Ethics by example is a book by Paula Mirk that basically talks about school leadership. It starts by presenting a situation where by staff members at Carson Senior High School have a leadership problem with the students. But the principal, Mr. Waybright comes out to solve this by not siding with any party. He deviates from the normal reactions that many leaders give by presenting his own views. He says, "This notion of being the principle is an artificial one, you are who you are inside" (Mirk p 18). Schools that strive to balance academic rigor with ethical development will definitely have openness, honesty, foster building of relationships, and also reflect on its administrative duties, this is according to research from schools of integrity project. Secondary school heads who were consulted gave their views on how ethics in schools can be fostered. But what comes out clearly as one reads this book is that, building ethical, value driven school communities, require school leaders who are able to address those concerns in their daily running of their schools. Teachers should trust their professional judgment, which they should share, just in the same way as they expect their students to share their views. In this way they will be building on what their colleagues have and students will be able to learn in a creative synergy so that no one feels competitive or defensive.

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For leaders to avoid being seen as arbitrary and insincere, they should tie decisions and the intended outcomes to what they believe to be right. School leadership should pay attention to values and ethics in order to foster good learning environments. Just as Mr. Waybright did in solving the issues at his school, leaders should not be biased in their leadership. Leaders should believe in themselves, in doing this they will be in a position to bravely execute their mandates without fear. Alison Adler from the School District of Palm Beach County in Florida says that when school leaders effectively convey their beliefs to staff, then high expectations, clear feedback, and a sense of confidence in students will automatically be achieved. Kathe, Principle at Mahtomedi High School confirms this by saying that, "Through my words and my actions, I can set that ethical standard for our building and for our community" (Mirk p 20). But the article goes a head to guide on how leaders should present their ideas, that they should not impose them, but be shared and allow opinions from others about them, that effective leaders should be in a position to resist the temptation to impose their beliefs on others. They should instead seek for a common ground and also mutual respect from all who are involved. As a leader one should try to understand others, not just colleagues but also students. Another important lesson that leaders can learn from this is that under no circumstance should they allow their actions and decisions to be dictated by the situation. They should remain who they are, an attribute that helped Mr. Waybright solve the issues that he was facing without hurting anyone. He said, "You can't let circumstances dictate, kindness, respecting others, are the values that shape who you are as the leader" (Mirk p 23).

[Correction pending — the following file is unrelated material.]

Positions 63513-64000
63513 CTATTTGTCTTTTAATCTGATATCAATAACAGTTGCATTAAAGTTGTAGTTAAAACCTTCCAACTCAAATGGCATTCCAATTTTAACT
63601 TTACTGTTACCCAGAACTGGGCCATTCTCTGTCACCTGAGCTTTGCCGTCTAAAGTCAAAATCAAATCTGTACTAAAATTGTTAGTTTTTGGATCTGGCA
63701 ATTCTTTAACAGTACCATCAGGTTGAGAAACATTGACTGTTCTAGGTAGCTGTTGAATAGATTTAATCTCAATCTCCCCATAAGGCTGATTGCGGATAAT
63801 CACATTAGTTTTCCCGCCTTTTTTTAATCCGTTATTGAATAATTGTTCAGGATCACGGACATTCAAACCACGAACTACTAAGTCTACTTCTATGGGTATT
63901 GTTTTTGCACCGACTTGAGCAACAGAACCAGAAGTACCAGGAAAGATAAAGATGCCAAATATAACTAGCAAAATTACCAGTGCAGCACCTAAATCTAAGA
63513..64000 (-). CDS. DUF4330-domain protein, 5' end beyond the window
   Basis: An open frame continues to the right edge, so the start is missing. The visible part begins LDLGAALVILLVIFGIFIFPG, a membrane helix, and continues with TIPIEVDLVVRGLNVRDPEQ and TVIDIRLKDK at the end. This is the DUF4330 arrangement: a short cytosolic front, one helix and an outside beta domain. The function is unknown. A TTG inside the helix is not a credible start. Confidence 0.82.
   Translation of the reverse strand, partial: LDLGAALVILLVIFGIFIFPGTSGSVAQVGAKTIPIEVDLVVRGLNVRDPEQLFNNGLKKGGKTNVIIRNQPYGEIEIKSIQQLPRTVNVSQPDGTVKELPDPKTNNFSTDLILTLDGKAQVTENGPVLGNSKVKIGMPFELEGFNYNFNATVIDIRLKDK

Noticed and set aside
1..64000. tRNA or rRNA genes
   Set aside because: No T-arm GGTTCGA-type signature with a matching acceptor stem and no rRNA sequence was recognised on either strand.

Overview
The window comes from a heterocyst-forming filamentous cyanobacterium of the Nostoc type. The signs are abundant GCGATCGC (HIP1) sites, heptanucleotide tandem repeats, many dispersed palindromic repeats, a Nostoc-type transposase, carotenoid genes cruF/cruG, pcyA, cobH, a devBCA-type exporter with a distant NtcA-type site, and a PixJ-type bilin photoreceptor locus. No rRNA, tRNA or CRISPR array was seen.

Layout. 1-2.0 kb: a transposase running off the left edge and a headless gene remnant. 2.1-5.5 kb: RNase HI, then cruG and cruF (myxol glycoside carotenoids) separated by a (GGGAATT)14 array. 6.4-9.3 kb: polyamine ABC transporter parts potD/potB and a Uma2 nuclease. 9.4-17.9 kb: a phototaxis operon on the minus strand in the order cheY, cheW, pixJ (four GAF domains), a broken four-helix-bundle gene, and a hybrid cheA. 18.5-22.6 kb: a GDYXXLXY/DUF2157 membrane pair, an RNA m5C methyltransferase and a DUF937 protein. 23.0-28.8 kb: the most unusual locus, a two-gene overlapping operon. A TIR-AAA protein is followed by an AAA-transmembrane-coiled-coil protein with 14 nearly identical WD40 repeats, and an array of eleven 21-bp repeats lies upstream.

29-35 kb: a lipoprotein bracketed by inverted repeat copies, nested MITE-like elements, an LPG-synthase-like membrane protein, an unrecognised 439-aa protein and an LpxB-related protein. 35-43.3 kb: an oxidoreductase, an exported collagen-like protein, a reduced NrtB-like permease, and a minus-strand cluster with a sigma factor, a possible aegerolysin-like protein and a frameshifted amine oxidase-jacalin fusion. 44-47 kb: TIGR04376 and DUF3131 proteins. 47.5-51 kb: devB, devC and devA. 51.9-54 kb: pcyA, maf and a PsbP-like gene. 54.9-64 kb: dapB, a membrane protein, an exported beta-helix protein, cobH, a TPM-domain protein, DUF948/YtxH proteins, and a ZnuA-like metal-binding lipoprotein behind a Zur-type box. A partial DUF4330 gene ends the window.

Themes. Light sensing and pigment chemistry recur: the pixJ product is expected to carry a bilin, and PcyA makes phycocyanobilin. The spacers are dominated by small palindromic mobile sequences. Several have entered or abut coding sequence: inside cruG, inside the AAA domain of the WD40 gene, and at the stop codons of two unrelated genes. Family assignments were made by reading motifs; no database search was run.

Before reading this book, I had always believed that as a leader, a school head for that matter, I have the power to dictate things as long as I feel they are right. But from this book, I have just realized that this is wrong. Leaders should not impose their ideas on others, but present ideas and allow opinion from others. This is a very important lesson that many not just me, should follow. That we should always be ourselves no matter what circumstance faces us. Listen to both parties before jumping to conclusions. Teachers should be open to students just as they expect students to be towards them.

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